The Green is like a realm Swamp Thing often dives into. It’s like he’s transported into another world ruled by warm vegetation. Animation would capture this with the personality it deserves – with or without a darker tone. 

Animation is pure expression, yes, but it’s also pure style, which is Moore’s Swamp Thing — from the story to the inks and colors. 

The colors in this run, especially the recolored pages in the hardcover Absolute Swamp Thing books, make the already engrossing art pop. They make the world feel alive and within reach. The blues and reds, especially in close-up shots, always sell the emotion. I still marvel at these editions and pull them out mostly for the art. 

In one image, Abby is ensnared in a yellowish-golden hue, and rotten things inside her are curled on the ground. There’s a strong sense of being overwhelmed, stunned, and stuck. Another image shows another plant creature looking outside a cold and blue window with what looks like red wine and a red eye.

The colors and the panel shape make this something readers have to see. They help set the mood for the image.

Animation, known for flashy visuals bearing emotional depth, would accurately set these moods. 

Combined with the inks, the recolored pages also give the tales a stronger sense of movement – like moving under an ocean full of death and life. It’s a natural color pallet for psychedelic animation. This water-like movement would work beautifully in animation, given how fluid and free-flowing animation is.

This is especially true if artists render it in a dreamy state of multiple speeds. 

Also, many of the panels in Moore’s Swamp Thing feature intense emotion – whether it’s passionate love or fear, often conveyed through close-ups. Up close, you can feel the rage in Swamp Thing’s red eyes as he’s in the middle of a shocking identity revelation.

Anime, as histrionic as it is, is fertile ground for these emotional states.

Intermixed between the emotions are sometimes world and city-threatening scenarios beset by bizarre entities. Again, it’s prime anime territory. 

As sought out as anime is now, there’s even more reason for an animated adaptation. Besides, anime and weirdness go hand-in-hand. In general, there seems to be a hunger for cultural differences and innovative ideas.  A24 wouldn’t be as popular as it is if this weren’t the case.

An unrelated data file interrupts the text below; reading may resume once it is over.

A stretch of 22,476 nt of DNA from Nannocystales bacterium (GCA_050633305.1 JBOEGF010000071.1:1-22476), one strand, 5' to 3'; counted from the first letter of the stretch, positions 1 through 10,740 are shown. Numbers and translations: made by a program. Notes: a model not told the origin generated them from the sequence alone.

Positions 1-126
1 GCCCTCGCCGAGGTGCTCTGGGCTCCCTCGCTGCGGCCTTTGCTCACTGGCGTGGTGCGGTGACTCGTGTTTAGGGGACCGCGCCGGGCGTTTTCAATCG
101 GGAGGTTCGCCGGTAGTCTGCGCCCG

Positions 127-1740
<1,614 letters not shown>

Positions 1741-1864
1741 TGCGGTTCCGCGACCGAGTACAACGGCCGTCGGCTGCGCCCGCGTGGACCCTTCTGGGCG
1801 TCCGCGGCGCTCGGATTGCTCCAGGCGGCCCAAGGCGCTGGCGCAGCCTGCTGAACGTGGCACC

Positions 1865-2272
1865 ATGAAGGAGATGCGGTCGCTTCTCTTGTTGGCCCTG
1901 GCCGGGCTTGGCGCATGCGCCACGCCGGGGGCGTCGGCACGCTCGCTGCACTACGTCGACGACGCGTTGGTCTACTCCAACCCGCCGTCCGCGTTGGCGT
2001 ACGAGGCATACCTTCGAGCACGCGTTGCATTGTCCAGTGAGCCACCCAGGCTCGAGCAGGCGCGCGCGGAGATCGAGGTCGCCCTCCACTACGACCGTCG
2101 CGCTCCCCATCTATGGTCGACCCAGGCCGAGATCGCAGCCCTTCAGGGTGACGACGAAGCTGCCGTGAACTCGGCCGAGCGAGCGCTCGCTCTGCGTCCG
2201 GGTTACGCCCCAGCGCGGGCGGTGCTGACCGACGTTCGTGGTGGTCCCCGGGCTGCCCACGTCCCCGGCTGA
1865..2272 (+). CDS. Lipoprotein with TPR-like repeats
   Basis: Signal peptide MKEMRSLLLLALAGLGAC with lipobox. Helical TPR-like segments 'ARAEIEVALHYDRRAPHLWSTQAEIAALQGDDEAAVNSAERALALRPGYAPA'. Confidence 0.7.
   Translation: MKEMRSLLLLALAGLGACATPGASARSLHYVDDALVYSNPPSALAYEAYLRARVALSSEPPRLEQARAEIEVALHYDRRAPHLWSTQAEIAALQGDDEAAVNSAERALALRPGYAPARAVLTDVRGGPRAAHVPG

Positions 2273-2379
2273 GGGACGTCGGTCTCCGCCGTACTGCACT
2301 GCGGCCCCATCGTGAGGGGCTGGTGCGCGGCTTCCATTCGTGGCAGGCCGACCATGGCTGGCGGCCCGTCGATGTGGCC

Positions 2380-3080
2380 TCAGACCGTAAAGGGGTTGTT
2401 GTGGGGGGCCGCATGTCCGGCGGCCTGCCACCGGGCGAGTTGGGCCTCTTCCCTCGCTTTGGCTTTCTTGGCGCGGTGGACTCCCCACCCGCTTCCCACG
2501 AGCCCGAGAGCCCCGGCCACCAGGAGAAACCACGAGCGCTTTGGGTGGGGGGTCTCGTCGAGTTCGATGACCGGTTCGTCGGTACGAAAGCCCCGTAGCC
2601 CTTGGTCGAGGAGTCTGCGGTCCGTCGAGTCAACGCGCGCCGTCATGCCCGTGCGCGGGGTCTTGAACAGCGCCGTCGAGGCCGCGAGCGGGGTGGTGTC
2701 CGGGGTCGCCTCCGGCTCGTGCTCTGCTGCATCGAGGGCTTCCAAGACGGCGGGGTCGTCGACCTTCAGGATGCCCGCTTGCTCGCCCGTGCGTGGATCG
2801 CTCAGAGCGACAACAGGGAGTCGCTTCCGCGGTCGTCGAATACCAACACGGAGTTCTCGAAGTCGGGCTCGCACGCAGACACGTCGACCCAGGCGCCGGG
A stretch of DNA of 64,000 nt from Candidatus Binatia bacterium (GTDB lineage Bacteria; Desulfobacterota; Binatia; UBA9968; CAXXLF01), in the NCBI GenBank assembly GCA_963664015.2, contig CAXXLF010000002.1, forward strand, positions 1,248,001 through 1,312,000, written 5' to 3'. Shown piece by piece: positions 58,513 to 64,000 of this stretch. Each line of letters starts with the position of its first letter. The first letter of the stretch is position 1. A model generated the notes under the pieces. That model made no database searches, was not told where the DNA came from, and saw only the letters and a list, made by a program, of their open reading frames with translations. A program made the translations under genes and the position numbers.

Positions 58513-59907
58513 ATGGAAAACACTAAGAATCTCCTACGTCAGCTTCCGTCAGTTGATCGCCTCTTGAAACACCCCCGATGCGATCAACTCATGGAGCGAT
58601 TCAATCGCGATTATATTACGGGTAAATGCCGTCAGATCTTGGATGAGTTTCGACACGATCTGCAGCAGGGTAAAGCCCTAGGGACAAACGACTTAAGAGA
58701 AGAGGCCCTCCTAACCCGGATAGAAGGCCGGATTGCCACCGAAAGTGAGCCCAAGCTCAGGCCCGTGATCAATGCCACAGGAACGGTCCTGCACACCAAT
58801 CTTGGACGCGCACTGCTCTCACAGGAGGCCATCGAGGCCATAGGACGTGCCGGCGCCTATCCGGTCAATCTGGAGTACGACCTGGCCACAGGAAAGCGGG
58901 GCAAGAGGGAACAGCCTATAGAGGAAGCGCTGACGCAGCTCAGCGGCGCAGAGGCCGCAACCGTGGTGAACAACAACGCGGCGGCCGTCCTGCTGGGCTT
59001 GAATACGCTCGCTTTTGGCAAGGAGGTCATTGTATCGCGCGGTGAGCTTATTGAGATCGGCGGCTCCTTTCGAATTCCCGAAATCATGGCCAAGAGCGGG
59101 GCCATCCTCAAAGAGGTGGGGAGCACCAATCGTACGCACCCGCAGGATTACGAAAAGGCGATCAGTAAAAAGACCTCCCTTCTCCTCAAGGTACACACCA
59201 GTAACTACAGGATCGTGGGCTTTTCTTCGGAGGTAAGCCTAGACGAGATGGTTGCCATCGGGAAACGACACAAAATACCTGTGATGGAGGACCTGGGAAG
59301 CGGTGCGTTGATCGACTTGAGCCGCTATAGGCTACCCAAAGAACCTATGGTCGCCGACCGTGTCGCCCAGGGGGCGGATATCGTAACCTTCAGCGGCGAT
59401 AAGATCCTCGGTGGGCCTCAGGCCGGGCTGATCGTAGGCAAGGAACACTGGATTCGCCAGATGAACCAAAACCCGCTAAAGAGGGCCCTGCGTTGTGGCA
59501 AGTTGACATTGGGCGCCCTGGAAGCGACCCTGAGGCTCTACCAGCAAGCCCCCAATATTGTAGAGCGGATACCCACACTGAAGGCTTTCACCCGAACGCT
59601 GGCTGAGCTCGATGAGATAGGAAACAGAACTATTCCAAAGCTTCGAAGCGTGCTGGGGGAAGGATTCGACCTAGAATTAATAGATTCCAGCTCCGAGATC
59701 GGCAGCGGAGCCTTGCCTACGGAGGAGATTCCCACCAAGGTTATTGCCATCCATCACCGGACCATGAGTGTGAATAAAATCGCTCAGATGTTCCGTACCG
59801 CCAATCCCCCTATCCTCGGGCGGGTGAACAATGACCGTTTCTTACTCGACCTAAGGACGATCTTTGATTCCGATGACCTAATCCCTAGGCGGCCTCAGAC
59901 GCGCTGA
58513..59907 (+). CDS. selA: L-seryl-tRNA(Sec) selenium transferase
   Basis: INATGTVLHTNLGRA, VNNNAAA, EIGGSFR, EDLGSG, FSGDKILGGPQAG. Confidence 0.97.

Moore’s Swamp Thing is weirdness in spades. 

For starters, it’s the story of a plant who thought he was a man. His existential journey takes him into the dark side of America, where he meets, for example, a decaying man representative of nuclear consequences and nuclear addiction. In space, he comes across a mechanical entity penetrating his form as part of a procreation process. It’s like a surgeon performing major surgery on a patient.

After Abby eats food from Swamp Thing’s back, you step into multiple Dali paintings depicting nature. But during the ’60s. Annnddd, you’re also hearing Neil deGrasse Tyson philosophize on the beauty of nature while John Lennon speaks of love. 

So, yeah, all the weird. 

Besides, Moore’s Swamp Thing run needs the level of detail seen in older animations like Spawn or Afro Samurai. This is a golden opportunity for more hyper-detailed animation. As much as I love anime and want to see new art styles, I can’t help but think, with exceptions, modern anime is a downgrade.

If done correctly, a Swamp Thing anime could be just what the industry needs. Let’s set a new standard for animation by honoring the past.

Written by Miles Bates

1 Comment

1 Record

  1. on April 23, 2024 at 12:02 am
    Silvanus Slaughter wrote:
    Good post! Well-written piece which gave me insight. I understand the comix and graphic novel world better now and its cultural interfaces.